A drought that flared up in the western United States in spring 2020 has expanded and intensified across the summer and fall. In August, a third of the United States was experiencing at least a moderate level of drought. By December, roughly half of that area was, with about 33 percent facing what the U.S. National Drought Monitor classifies as “extreme” or “exceptional drought.” Initially, Colorado, Utah, Nevada, and northern California faced the most severe conditions. Over the summer and fall, the drought intensified in Arizona and New Mexico and spread onto the Great Plains and Texas.
The map above, built with data from the Drought Monitor, depicts areas of drought in progressive shades of orange to red on December 8, 2020. It is based on measurements of climate, soil, and water conditions from more than 350 federal, state, and local observers around the country. NASA provides experimental measurements and models to this drought monitoring effort.
“Compared to late 2019 and early 2020, when there was very little drought in the continental United States, this is quite an extreme single-year event that developed rapidly over the course of 2020,” said Benjamin Cook, a climate scientist at NASA’s Goddard Institute for Space Studies. “But if you look over longer time scales, I would argue this is really a continuation of a multi-decadal event that began around 2000. There have been some breaks, but the Southwest has been in more-or-less continuous drought conditions since then.”
The consequences of the unusually dry and warm temperatures in 2020 have shown up in a variety of ways. Several states, particularly California, have endured unusually active and destructive fire seasons. Some farmers have already seen—or anticipate—poor yields as they struggle with a lack of water for crops and livestock. Reservoirs, lakes, and streams in several areas are reaching unusually low levels.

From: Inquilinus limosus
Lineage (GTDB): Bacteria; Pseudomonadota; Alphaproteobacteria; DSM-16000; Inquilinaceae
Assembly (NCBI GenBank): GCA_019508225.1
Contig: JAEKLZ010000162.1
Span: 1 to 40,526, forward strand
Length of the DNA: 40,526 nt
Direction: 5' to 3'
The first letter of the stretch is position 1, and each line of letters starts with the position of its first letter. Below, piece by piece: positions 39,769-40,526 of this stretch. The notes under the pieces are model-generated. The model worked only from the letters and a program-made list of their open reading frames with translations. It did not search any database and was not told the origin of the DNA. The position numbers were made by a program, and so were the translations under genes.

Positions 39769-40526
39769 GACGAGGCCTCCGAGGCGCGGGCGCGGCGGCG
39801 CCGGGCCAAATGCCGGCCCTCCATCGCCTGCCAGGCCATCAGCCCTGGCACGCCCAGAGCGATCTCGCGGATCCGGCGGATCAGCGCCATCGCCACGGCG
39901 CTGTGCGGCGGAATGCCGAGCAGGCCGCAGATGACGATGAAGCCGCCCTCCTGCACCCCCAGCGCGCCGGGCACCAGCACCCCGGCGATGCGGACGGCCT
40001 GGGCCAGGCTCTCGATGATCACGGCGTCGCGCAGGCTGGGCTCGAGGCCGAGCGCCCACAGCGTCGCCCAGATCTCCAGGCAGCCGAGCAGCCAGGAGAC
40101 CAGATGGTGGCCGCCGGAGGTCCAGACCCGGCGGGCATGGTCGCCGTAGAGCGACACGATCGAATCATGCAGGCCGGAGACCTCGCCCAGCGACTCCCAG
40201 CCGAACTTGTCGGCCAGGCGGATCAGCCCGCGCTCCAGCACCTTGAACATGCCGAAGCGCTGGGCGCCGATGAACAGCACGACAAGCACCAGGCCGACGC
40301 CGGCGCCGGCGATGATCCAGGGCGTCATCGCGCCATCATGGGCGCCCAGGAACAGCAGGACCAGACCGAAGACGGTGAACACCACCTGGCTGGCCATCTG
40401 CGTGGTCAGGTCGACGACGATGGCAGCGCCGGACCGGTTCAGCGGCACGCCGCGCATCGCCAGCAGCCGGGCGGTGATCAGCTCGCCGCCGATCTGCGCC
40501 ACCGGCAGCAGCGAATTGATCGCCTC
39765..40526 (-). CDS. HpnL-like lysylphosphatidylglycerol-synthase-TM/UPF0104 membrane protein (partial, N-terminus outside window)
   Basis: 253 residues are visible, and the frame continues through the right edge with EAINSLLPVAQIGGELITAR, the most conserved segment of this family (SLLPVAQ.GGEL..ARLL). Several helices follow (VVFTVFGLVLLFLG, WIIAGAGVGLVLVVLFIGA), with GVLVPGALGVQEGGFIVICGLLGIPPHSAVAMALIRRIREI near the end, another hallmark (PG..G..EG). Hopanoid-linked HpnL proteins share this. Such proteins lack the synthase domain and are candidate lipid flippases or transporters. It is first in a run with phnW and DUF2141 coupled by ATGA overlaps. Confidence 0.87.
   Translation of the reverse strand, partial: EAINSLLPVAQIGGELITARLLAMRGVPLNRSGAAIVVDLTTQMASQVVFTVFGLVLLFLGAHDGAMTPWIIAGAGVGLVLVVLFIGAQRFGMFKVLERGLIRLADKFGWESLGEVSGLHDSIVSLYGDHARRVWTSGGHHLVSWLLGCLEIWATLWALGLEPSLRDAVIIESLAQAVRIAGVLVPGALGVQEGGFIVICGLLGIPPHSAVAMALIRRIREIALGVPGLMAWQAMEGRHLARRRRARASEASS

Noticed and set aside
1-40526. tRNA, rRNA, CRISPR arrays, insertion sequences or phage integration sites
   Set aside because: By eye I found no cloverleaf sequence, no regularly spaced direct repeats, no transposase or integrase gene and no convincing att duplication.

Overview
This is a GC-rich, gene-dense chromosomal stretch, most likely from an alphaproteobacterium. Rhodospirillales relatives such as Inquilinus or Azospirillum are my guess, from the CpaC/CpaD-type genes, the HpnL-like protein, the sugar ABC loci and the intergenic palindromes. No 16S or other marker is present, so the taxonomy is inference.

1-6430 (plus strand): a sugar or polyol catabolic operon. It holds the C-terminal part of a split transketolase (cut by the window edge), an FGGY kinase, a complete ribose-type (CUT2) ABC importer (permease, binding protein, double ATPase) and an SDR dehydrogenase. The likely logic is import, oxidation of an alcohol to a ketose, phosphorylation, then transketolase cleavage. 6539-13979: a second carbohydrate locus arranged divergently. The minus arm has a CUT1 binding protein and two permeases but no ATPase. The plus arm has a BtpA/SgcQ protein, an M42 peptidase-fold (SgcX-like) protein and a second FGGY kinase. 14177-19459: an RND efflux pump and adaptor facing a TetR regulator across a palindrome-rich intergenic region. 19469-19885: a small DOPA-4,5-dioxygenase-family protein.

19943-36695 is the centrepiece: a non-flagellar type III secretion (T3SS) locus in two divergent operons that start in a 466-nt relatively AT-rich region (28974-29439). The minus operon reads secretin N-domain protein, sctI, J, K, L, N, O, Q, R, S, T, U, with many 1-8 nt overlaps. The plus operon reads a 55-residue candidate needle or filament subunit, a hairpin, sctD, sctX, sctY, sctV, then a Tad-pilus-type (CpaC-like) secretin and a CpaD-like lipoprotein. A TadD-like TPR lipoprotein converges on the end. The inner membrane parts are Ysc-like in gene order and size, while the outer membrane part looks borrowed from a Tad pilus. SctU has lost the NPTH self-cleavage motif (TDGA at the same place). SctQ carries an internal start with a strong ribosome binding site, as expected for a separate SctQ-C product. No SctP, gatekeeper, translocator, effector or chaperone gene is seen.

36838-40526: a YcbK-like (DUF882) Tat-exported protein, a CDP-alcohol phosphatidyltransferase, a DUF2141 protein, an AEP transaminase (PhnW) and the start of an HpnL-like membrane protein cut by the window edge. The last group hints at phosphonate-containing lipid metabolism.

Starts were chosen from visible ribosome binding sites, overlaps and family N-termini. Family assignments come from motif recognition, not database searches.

This map depicts shallow groundwater storage in the continental U.S. as of December 7, 2020, as measured by the Gravity Recovery and Climate Experiment Follow On (GRACE-FO) satellites. The colors depict the wetness percentile; that is, how the levels of groundwater compare to long-term records for the month. Blue areas have more abundant water than usual, and orange and red areas have less. The darkest reds represent dry conditions that should occur only 2 percent of the time (about once every 50 years).
“The Southwest monsoon was underwhelming this year, and many places in that region rely on that precipitation as part of their water budgets,” said Christopher Hain, a research meteorologist at NASA’s Marshall Space Flight Center. “Given the La Niña happening now, there is a higher-than-normal chance that winter rains will not help much and below-average precipitation will further exacerbate the drought. That could set the stage for even worse conditions next spring, summer, and fall.”
La Niña—cooler than normal sea-surface temperatures in the central and eastern tropical Pacific Ocean—tends to cause dry weather in the Southwest U.S. The associated weather patterns push the jet stream north and cause it to curve, driving storms to the Pacific Northwest and the Great Plains instead.
“The long-term, multi-decadal drought is largely driven by precipitation deficits connected to persistently cold sea surface temperatures in the eastern tropical Pacific—in essence a string of years with long-lasting and intense La Niñas,” said Cook. “However, there is strong evidence from climate models and centuries of tree ring data that suggest about one-third to one-half of the severity of the current drought can be attributed to climate change.”
NASA Earth Observatory images by Lauren Dauphin, using GRACE data from the National Drought Mitigation Center and data from the United States Drought Monitor at the University of Nebraska-Lincoln. Story by Adam Voiland.